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president and went to prison. what is he like today? >> what a story. mr. chapin, who added that no before, was unlike -- i did not know before, was unlike charles colson. he was charming, and i think candid. he came to the interview which we did in new york -- ready to talk. and to preserve his story. some will say that he was just going to defend himself at the expense of the president, but he had remained close with the president. president nixon interacted with him after the president left the white house. he felt he needed to tell some stories to set the record straight. it was an amazing interview. it got him into trouble among
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his colleagues and lead to a controversy for the oral history program because he said something on tape that he did not say to the senate and did not say in the trial. something that the nixon group had always denied. >> that was? >> that it was richard nixon who was there when the dirty tricks campaign was ordered. that nixon was too smart to ordered -- he was sitting in the room. it was done in his office, which is why it was not taped. >> that was donald segretti. >> the dirty tricks campaign in the 1972 campaign -- president nixon wanted it, knew about it, and wanted him -- he had worked for richard nixon for a long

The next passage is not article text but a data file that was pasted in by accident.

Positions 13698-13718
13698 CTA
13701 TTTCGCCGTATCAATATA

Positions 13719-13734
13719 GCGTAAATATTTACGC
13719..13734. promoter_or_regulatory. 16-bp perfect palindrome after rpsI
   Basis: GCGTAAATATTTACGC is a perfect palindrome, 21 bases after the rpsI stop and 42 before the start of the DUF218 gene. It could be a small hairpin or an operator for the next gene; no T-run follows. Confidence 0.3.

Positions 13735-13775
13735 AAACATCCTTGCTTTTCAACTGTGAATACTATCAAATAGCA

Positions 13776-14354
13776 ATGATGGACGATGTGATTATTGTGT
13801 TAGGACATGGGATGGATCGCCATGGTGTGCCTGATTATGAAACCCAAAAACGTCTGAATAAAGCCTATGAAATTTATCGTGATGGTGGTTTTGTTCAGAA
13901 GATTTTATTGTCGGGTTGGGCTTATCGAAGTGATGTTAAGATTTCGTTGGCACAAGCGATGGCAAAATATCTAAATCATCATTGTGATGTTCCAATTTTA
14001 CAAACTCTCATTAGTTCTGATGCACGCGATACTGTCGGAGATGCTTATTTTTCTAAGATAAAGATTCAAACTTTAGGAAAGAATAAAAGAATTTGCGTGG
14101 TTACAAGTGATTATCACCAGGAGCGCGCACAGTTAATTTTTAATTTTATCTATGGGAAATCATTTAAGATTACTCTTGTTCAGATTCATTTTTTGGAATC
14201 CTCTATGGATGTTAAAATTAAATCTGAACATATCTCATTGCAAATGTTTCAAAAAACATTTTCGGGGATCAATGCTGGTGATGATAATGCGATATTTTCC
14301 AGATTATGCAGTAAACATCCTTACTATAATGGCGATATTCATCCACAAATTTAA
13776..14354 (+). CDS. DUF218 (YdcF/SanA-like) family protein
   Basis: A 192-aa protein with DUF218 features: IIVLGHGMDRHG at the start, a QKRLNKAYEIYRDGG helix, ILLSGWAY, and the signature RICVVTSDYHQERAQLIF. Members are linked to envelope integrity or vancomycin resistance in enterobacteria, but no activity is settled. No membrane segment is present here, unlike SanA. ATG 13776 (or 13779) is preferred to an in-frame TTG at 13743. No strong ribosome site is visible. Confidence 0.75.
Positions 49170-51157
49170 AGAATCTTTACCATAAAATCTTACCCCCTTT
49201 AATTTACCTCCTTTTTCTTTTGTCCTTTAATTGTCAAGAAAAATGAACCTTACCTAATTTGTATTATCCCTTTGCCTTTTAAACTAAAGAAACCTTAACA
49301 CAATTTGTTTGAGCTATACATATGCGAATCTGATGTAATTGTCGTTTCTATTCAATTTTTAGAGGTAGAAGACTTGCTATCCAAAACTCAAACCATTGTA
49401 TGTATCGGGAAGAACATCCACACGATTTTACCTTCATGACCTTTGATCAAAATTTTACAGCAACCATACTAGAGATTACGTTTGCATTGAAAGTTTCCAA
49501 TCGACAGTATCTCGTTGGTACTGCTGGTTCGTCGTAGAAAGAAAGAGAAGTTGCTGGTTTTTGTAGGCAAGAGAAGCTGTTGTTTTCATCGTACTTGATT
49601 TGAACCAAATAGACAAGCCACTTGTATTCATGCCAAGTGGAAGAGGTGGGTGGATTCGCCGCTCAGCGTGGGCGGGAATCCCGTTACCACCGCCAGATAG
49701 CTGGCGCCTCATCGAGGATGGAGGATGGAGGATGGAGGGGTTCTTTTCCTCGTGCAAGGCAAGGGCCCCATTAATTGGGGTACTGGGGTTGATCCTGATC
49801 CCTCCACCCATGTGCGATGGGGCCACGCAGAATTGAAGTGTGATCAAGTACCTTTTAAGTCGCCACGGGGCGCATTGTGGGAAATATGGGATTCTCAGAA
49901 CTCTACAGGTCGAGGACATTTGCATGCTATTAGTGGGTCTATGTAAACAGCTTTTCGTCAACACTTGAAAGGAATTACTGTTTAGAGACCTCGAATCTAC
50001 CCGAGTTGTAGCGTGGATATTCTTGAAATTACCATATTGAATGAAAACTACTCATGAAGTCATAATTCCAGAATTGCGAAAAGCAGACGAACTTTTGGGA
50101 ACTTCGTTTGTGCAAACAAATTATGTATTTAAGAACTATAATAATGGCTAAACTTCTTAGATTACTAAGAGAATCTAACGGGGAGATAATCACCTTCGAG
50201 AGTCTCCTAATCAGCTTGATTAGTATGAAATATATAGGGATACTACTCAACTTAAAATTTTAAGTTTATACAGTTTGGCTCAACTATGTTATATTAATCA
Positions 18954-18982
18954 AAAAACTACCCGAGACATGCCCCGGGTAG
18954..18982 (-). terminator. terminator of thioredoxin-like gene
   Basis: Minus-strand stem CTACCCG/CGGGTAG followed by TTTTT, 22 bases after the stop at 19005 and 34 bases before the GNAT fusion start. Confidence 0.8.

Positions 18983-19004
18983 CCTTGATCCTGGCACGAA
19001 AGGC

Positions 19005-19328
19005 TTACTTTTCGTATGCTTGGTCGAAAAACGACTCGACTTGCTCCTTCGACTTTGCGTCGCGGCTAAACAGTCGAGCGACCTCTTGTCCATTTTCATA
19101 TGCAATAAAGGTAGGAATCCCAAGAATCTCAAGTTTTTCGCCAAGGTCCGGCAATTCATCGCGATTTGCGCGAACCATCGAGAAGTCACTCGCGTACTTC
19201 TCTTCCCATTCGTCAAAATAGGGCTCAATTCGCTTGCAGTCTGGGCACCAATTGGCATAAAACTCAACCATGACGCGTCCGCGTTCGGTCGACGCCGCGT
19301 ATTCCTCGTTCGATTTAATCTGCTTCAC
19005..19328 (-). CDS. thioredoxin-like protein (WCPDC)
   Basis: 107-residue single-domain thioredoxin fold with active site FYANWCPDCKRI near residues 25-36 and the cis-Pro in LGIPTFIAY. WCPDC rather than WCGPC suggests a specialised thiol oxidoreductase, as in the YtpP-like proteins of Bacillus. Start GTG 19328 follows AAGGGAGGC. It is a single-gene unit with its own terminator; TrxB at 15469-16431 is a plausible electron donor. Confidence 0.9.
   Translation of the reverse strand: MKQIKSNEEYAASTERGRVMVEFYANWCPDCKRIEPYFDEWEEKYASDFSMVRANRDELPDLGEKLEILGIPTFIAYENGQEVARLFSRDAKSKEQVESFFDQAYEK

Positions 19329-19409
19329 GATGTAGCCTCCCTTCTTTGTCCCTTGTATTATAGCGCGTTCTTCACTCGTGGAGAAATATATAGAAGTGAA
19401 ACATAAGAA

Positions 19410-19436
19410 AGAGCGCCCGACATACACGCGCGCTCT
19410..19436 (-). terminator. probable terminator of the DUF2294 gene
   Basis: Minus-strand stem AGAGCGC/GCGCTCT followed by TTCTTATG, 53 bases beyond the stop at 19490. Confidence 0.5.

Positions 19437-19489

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time. he was very close to nixon. nixon had a small staff in the 1968 campaign, a personal staff. he was his advance man -- he later was the head advance man before he went into the white house. this man was extremely close to richard nixon. >> donald segretti -- >> they went to school together at usc. >> he was a prankster who had done tricks on some republican candidates over the year -- tricks being crazy little things. nothing harmful. one day the buzzer goes off and i go into the president's office -- he is sitting there. they say, bob says it, did you know anyone who can do that stuff -- we should have somebody like that. i say, let me think about it. so i went out and i thought
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about it -- i thought of donald segretti. he had been a roommate at usc and was just leaving the judge advocate's position in the army. i thought -- he is very anonymous and would fit in and could do this kind of thing. >> what happened to segretti? >> he went to jail, too. i actually met segretti. he was that close to doing an interview -- i talked to him twice. but he did not want to do the project. >> why? >> he did not tell me why. >> he lives in california now? >> i really should not say. i found out where he lived as a result of my job. >> people who want to see the entire interviews should go to, or come to us
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and our video library. also for the record -- you are now an american citizen. >> i became a u.s. citizen in 2001. >> you were educated at harvard and yale and johns hopkins. >> i have a m.a. and ph.d from harvard in history. >> george shultz was secretary of treasury and secretary of state -- in the nixon administration he was secretary of treasury. here he is. >> he came to me and said, john dean has just brought me a list of 50 people and wants a full investigation of them. that is a very unpleasant thing to have happen to you. what should i do?